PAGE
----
Sunday 22 September 2019

Jody Corcoran: 'English lessons in pride, prejudice and politics from the playing fields of Eton'

Quintessential old boy Boris Johnson is hostage to his mendacity, while Ireland faces into a hostile decade, writes Jody Corcoran

Eton, one of the most famous schools in the world. Photo: Getty Images
Eton, one of the most famous schools in the world. Photo: Getty Images
Jody Corcoran

Jody Corcoran

In 2016, 11 schoolboys from Eton College in the UK caused something of a sensation when they travelled to Moscow and managed to secure a meeting with Vladimir Putin. Subsequently, it transpired that the Russian president took the meeting because he was fascinated by the college which, to date, has produced 20 prime ministers of Britain, among them the Duke of Wellington and William Gladstone.

In latter times, the gloss has surely faded a little from Eton's reputation where the fees will set you back €45,000 a year. Of the last three UK prime ministers, two are Eton old boys, David Cameron and the current PM, Boris Johnson.

A most interesting interview in a week of political drama at the House of Commons was given to BBC Newsnight by William Waldegrave, the current Provost of Eton, himself a former British politician who served in the Cabinet from 1990 until 1997, and who, among other things, had a central role in the controversial poll tax back in the mists of time.

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Waldegrave was regarded as a "wet" in his Cabinet days, or among those on the moderate wing of the Conservative Party, such as are the great number, indeed all, of those purged from that party by Boris Johnson last week.

In his BBC interview, Waldegrave, with impeccable grace, as you would expect, drew attention to the great mistakes of David Cameron, his calling the ill-fated Brexit referendum in the first place, and his introduction of the Fixed Term Parliaments Act, two decisions which have placed the UK in such a calamitous state today; compounded by the two-ill-fated more recent decisions of Boris Johnson: to prorogue parliament this week and to purge the Conservatives of people, or "wets" such as Ken Clarke, Philip Hammond and Rory Stewart among others.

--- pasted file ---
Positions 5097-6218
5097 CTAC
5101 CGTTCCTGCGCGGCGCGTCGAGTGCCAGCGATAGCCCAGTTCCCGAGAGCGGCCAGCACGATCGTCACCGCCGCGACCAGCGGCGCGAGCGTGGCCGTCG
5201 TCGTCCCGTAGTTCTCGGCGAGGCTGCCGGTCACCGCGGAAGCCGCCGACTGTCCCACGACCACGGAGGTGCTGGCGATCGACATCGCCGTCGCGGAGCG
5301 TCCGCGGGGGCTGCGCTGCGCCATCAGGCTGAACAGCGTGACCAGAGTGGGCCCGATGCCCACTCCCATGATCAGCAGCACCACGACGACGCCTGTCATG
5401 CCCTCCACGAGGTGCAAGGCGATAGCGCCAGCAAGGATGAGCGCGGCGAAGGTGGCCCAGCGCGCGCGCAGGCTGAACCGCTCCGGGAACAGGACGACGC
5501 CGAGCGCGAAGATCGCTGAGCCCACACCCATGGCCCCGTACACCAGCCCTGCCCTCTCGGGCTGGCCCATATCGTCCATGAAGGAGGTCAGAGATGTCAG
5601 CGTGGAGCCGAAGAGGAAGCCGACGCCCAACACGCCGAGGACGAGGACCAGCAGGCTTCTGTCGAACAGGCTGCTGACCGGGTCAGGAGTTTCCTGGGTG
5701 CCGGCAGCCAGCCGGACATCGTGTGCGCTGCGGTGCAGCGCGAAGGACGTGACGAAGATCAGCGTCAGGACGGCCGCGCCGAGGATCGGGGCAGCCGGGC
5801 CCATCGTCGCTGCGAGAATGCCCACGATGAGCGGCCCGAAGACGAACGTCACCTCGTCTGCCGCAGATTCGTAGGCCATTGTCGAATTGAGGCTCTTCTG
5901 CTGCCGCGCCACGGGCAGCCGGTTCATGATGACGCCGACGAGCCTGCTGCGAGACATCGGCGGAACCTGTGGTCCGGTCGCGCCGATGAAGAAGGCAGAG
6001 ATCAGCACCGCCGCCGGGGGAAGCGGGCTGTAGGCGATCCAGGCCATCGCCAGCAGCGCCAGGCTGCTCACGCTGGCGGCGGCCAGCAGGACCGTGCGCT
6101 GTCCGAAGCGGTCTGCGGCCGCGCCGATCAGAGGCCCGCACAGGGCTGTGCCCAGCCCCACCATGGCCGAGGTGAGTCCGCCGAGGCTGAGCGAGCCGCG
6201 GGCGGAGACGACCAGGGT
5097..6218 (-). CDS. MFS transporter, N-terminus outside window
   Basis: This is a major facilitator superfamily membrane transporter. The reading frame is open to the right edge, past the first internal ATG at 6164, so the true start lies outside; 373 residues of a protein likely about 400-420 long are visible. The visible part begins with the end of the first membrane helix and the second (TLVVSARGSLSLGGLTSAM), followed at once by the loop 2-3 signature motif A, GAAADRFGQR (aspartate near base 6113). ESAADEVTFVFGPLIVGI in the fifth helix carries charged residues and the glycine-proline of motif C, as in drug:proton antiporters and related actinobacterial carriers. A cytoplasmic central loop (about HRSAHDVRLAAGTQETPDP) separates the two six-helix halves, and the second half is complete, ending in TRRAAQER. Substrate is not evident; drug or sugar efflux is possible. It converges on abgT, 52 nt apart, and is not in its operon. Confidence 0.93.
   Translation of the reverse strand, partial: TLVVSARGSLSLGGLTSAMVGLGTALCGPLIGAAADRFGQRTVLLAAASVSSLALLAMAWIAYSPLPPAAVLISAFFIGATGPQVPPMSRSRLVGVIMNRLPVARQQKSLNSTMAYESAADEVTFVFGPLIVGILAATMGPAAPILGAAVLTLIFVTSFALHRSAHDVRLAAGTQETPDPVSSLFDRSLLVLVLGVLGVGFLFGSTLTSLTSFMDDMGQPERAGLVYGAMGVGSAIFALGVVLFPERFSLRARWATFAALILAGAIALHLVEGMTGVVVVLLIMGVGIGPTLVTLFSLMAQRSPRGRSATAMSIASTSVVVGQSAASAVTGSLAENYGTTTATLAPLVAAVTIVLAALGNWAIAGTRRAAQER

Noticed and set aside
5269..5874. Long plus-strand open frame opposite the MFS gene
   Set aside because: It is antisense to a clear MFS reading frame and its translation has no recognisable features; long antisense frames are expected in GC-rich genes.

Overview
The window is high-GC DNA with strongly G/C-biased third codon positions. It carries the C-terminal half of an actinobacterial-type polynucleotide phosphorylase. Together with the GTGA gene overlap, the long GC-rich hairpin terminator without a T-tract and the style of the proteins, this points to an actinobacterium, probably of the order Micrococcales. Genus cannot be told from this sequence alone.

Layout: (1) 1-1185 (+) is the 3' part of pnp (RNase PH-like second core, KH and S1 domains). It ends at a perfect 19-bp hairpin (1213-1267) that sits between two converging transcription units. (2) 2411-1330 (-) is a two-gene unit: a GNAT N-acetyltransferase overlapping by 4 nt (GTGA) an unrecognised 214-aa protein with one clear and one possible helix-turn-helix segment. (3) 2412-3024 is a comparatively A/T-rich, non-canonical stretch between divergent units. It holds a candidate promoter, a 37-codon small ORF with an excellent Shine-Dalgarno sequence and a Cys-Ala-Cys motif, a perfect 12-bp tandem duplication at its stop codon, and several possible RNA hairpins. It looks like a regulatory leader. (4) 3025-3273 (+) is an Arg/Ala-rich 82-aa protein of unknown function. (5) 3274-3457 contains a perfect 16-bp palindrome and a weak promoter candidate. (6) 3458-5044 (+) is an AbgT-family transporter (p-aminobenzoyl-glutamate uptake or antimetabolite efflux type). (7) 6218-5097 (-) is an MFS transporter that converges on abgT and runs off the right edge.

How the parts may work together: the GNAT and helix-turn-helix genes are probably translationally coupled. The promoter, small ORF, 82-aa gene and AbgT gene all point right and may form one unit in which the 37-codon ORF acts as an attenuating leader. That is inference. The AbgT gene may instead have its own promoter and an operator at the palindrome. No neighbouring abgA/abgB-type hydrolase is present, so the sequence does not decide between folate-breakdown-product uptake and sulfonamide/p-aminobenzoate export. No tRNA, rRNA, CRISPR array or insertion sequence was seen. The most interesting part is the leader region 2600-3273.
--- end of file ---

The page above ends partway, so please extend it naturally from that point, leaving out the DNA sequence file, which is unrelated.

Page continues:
Waldegrave is more illuminating on the subject in his forthcoming book, Three Circles into One: Brexit Britain: How Did We Get Here and What Happens Next?

In this book, he questions Britain's place or role in the world and asks, among other matters, whether it should still be regarded the "super power" it was as a founding member of the United Nations in 1945, when it took a permanent seat on the Security Council.

The conclusions drawn by Waldegrave will make for difficult reading for Brexiteers, who - as we heard again last weekend - believe the European Union will or should "come to heel" in this great debate.

Herein lies an attitude, or the difficulty for Brexiteers, led by Boris Johnson, but perhaps best portrayed by a combination of Jacob Rees-Mogg and Mark Francois, which blinds them to Britain's position in the modern world order, which is still considerable but lesser than in 1945.

As it happens, I believe that Boris Johnson is at heart more "wet" than any of the European Research Group which last week took over the Conservative Party, but has become hostage to his own ambition and mendacity.